A total of 1617 individuals were randomly selected and consented from the León-HDSS for household interviews, of whom 1012 met age inclusion criteria (see Methods). Nearly two-thirds (n = 644), were women in Table 1. The mean age was 43.8 years old (range 29-65). The distribution of poverty and educational level by gender was similar, with p values of 0.175 and 0.933, respectively. Men were exposed to a greater number of war events than women (36.7% vs 9.3%, P < 0.001), and men were more likely than women to have three or more war exposures (16.3% and 1.1%, P < 0.001). Participants ages 40-49 were more likely to have war experiences (23.8%, P = 0.022) compared with the 29-39 age group (15.7%) and 50-65 years old group (18.6%).

Table 1 Demographic, irritable bowel syndrome and war exposure summary.
P value1
Age group
P value1
N (%)
Men, n (%)
Women, n (%)
29-39, n (%)
40-49, n (%)
50-65, n (%)
    Non-poor657 (64.9)229 (62.2)428 (66.5)227 (59.6)224 (65.9)206 (70.8)
    Poor/extremely poor355 (35.1)139 (37.8)216 (33.5)154 (40.4)116 (34.1)85 (29.1)
Educational level0.933< 0.0012
    Primary school489 (48.3)175314 (48.8)117 (30.7)163 (47.8)209 (71.8)
    High school372 (36.8)(47.6)
235 (36.5)183 (48.0)124 (36.5)65 (22.3)
    Professional151 (14.9)(37.2)
56 (15.2)
95 (14.7)81 (21.2)53 (15.6)17 (5.8)
    No858 (84.8)324 (88.0)534 (82.9)320 (84.0)286 (84.1)252 (86.6)
    Yes154 (15.2)44 (12.0)110 (17.1)61 (16.0)54 (15.9)39 (13.4)
    No955 (94.4)352 (95.7)603 (93.6)362 (95.0)317 (93.2)276 (94.8)
    Yes57 (5.6)16 (4.3)41 (6.4)19 (5.0)23 (6.8)15 (5.2)
War< 0.00120.0222
    No817 (80.7)233 (63.3)584 (90.7)321 (84.3)259 (76.2)237 (81.4)
    Yes195 (19.3)135 (36.7)60 (9.3)60 (15.7)81 (23.8)54 (18.6)
PTSD + War0.4220.095
    No987 (97.0)357 (97.0)630 (97.8)376 (98.7)327 (96.2)284 (97.6)
    Yes25 (3.0)11 (3.0)14 (2.2)5 (1.3)13 (3.8)7 (2.4)
Dose Effect< 0.00120.199
    0-2 exposures945 (93.4)308 (83.7)637 (98.9)358 (94.0)311 (91.5)276 (94.8)
    ≥ 3 exposures67 (6.6)60 (16.3)7 (1.1)23 (6.0)29 (8.5)15 (5.2)
Total1012 (100.0)368 (100.0)644 (100.0)381 (100.0)340 (100.0)291 (100.0)
IBS prevalence and associations

The overall prevalence of IBS was 15.2% (95%CI: 13.1-17.6), and significantly higher among women (17.1% vs 12.0%, P = 0.029). No significant differences in IBS prevalence were noted by age, education, or poverty level. The IBS prevalence was greater among individuals with war exposure, but not statistically significant (17.9% and 14.6%, respectively, P = 0.237) in Table 2. Three specific war exposures were significantly associated with over two times the future risk of IBS in the logistic regression model adjusted for age, gender, education, and poverty level in Table 3. These included physical or psychological abuse [adjusted OR (aOR): 2.25, 1.1-4.5], a witnessed execution (aOR: 2.4, 1.1-5.2), and the death of a family member (aOR: 2.2, 1.2-4.2). In addition, a dose effect was noted, as participants with ≥3 war exposures also had over two times the IBS risk (aOR: 2.7, 1.4-5.1), with a prevalence of 23.9%. The remaining war event exposures were not associated with IBS, including direct combat involvement, physical injury or disability, a wounded family member, and post-war events (loss of personal property, rejection by family and unemployment in table.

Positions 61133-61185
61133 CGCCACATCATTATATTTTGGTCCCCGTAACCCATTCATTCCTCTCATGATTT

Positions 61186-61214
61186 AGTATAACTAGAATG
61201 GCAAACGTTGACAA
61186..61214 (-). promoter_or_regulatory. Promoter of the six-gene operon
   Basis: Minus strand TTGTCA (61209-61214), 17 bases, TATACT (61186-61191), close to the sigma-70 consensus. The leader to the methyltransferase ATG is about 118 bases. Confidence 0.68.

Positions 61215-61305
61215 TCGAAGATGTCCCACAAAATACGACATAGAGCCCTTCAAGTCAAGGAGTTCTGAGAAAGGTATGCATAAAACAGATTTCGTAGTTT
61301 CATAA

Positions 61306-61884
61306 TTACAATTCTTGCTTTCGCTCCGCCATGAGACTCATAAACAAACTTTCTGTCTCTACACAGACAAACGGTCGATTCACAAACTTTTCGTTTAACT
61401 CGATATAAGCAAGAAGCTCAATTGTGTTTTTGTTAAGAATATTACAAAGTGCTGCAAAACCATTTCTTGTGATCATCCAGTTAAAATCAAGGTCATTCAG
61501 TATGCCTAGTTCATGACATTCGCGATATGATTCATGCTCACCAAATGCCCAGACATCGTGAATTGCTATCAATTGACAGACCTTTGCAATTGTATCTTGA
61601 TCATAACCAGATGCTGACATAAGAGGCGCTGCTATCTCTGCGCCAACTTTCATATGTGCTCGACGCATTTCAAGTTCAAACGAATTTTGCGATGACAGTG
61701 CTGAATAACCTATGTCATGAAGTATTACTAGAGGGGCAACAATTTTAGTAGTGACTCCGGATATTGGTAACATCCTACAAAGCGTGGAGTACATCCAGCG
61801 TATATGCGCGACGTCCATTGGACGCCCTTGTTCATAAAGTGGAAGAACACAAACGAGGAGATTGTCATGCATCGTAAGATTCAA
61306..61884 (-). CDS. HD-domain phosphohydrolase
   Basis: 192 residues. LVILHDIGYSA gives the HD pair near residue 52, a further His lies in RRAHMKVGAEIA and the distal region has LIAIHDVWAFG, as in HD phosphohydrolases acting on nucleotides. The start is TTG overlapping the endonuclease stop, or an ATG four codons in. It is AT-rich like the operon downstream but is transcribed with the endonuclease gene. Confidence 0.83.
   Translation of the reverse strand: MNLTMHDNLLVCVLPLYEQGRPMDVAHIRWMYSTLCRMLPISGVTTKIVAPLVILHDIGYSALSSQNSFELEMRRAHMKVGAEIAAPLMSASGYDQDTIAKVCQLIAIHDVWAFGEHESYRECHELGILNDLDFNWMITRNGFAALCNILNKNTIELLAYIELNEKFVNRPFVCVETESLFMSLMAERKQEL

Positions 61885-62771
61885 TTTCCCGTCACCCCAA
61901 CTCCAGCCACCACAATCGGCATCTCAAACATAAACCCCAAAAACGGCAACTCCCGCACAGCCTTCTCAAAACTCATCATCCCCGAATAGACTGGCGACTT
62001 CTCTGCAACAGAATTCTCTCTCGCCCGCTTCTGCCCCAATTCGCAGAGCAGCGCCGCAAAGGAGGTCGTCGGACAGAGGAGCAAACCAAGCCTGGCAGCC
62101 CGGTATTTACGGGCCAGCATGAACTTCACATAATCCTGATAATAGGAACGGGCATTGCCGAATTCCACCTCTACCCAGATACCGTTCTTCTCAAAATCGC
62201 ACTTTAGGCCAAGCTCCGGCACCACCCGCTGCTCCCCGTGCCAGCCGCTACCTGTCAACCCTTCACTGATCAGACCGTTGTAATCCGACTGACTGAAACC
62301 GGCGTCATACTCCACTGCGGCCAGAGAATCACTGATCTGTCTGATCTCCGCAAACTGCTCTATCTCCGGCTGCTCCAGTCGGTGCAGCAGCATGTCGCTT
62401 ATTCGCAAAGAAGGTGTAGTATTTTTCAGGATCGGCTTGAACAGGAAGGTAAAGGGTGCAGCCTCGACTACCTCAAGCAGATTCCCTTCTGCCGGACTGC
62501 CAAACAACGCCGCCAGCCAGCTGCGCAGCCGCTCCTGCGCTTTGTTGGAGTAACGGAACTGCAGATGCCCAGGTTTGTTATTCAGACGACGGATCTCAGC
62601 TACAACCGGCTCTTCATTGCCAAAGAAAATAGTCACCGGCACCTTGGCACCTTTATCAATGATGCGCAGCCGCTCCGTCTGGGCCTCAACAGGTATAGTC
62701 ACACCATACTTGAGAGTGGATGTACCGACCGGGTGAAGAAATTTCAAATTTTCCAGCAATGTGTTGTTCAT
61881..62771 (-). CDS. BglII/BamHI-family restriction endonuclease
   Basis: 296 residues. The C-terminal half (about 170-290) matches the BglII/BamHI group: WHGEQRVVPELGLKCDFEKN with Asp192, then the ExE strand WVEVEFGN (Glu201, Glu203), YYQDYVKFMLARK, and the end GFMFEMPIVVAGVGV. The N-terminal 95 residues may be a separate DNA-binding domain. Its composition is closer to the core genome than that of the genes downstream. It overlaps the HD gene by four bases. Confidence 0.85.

Table 2 Irritable bowel syndrome prevalence by Rome II criteria among 1012 study participants.
P value1
N (%)
    Male44 (12.0)9.0–15.7
    Female110 (17.1)14.4–20.2
Age group0.593
    29-3961 (16.0)12.7-20.0
    40-4954 (15.9)12.4-20.1
    ≥ 5039 (13.4)9.9-17.8
Socioeconomic status30.298
    Non-poor97 (14.8)12.3-17.7
    Poor/Extremely poor57 (16.1)12.6-20.24
Educational level0.701
    Primary school/Lower70 (14.3)11.5-17.7
    High school61 (16.4)13.0-20.5
    University/Professional23 (15.2)10.4-21.8
    No119 (14.6)12.3-17.1
    Yes35 (17.9)13.2-23.9
Table 3 Association between Irritable bowel syndrome and specific war exposures.
IBS, n (%)
Non-IBS, n (%)
Unadjusted1, OR (95%CI)
Adjusted2, OR (95%CI)
Direct Exposures
War experience35 (22.7)160 (18.6)1.28 (0.84-1.94)1.30 (0.81-2.09)
Direct combat involvement13 (8.4)77 (9.0)0.93 (0.50-1.72)0.61 (0.27-1.38)
Abuse, physical or psychological317 (11.0)47 (5.5)2.19 (1.19-3.83)2.25 (1.12-4.49)
Witnessed execution317 (11.0)51 (5.9)1.96 (1.10-3.50)2.41 (1.11-5.23)
Physical injury or disability3 (1.9)8 (0.9)2.11 (0.55-8.04)1.29 (0.27-6.02)
Indirect Exposures
Death of a family member320 (13.0)68 (7.9)1.73 (1.01-2.94)2.21 (1.17-4.17)
Family member wounded9 (5.8)42 (4.9)1.20 (0.57-2.53)0.80 (0.33-1.93)
Post-war effects
Loss of personal property3 (1.9)19 (2.2)0.87 (0.25-3.00)0.86 (0.24-3.08)
Rejection by family5 (3.2)16 (1.9)2.58 (0.88-7.54)2.57 (0.82-8.07)
Unemployment9 (5.8)36 (4.2)1.41 (0.66-3.00)1.58 (0.69-3.65)
Dose effect
≥ 3 exposures316 (10.4)67 (7.8)1.83 (1.01-3.30)2.67 (1.39-5.13)
PTSD324 (15.6)33 (3.8)4.61 (2.64-8.05)2.63 (1.21-5.73)
PTSD, war associated314 (9.1)11 (1.3)7.70 (3.42-17.3)3.31 (1.09-10.0)
PTSD relationchip to war exposure and IBS